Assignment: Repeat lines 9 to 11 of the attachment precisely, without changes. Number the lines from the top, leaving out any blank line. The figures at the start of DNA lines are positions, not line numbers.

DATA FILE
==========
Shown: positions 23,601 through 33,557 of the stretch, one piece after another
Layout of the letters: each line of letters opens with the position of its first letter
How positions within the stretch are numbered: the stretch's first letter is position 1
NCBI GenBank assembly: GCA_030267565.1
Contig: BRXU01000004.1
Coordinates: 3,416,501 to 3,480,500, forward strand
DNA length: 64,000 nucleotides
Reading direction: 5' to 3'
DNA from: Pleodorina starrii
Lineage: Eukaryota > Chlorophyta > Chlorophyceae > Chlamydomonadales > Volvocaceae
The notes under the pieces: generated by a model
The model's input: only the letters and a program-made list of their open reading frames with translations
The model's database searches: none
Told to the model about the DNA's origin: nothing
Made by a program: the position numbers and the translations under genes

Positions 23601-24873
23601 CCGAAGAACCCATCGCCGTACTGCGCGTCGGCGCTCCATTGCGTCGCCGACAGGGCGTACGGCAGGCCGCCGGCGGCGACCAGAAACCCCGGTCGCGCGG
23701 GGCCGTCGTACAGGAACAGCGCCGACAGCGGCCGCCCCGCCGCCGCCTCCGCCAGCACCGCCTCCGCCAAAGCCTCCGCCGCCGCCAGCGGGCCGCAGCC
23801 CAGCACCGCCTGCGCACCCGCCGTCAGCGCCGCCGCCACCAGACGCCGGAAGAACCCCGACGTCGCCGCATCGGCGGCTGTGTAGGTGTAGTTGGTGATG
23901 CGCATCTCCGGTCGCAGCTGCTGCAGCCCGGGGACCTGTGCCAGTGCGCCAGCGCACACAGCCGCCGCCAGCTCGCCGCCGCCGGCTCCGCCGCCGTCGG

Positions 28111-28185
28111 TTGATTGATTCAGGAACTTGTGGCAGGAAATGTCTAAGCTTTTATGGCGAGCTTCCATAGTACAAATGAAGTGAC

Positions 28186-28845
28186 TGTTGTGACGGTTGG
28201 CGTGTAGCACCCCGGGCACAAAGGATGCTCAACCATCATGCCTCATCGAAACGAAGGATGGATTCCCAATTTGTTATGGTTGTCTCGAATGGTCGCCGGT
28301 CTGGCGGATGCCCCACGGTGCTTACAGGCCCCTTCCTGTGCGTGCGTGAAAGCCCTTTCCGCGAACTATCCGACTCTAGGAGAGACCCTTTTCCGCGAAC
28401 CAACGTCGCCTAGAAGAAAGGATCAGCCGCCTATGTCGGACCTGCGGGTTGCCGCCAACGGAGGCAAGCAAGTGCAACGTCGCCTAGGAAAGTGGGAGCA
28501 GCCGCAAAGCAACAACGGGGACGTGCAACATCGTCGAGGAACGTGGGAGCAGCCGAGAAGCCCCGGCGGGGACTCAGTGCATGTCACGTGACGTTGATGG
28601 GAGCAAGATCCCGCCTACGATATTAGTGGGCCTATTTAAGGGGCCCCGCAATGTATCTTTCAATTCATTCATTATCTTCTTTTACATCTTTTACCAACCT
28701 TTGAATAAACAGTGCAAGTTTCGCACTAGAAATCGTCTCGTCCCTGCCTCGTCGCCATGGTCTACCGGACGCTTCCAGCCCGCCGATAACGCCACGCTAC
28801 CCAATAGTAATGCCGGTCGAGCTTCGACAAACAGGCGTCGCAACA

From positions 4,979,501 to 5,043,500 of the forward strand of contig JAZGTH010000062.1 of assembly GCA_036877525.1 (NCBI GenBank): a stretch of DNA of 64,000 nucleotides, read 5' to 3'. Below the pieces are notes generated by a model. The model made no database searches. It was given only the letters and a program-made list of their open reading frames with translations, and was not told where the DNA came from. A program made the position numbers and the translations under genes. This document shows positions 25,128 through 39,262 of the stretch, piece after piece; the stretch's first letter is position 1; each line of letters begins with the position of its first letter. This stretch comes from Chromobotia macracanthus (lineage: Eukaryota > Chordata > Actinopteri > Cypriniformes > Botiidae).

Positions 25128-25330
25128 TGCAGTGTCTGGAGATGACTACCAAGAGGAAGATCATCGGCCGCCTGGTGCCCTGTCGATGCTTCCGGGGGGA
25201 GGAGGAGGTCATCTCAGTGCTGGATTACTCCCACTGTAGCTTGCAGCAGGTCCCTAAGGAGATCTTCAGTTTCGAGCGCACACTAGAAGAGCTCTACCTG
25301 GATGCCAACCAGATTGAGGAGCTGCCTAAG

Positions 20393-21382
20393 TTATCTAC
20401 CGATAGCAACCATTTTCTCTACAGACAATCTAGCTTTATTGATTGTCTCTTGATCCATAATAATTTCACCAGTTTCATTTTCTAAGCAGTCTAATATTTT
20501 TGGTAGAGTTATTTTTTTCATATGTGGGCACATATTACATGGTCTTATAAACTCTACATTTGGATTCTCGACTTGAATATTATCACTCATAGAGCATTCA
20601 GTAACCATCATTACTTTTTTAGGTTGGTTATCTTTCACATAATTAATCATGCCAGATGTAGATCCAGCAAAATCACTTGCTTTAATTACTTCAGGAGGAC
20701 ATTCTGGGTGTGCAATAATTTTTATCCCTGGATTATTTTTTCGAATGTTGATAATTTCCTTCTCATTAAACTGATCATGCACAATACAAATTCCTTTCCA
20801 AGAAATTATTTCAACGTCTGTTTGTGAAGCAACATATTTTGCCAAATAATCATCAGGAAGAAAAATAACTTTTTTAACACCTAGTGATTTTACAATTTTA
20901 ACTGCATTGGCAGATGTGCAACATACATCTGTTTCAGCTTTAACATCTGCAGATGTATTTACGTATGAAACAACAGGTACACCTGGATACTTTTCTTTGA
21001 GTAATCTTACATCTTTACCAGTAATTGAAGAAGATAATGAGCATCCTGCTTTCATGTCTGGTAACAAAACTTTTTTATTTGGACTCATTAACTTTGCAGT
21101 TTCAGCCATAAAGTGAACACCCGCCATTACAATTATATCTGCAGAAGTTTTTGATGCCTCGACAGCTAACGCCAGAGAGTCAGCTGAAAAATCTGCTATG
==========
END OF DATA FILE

DNA from: Pleodorina starrii
Lineage: Eukaryota > Chlorophyta > Chlorophyceae > Chlamydomonadales > Volvocaceae
The notes under the pieces: generated by a model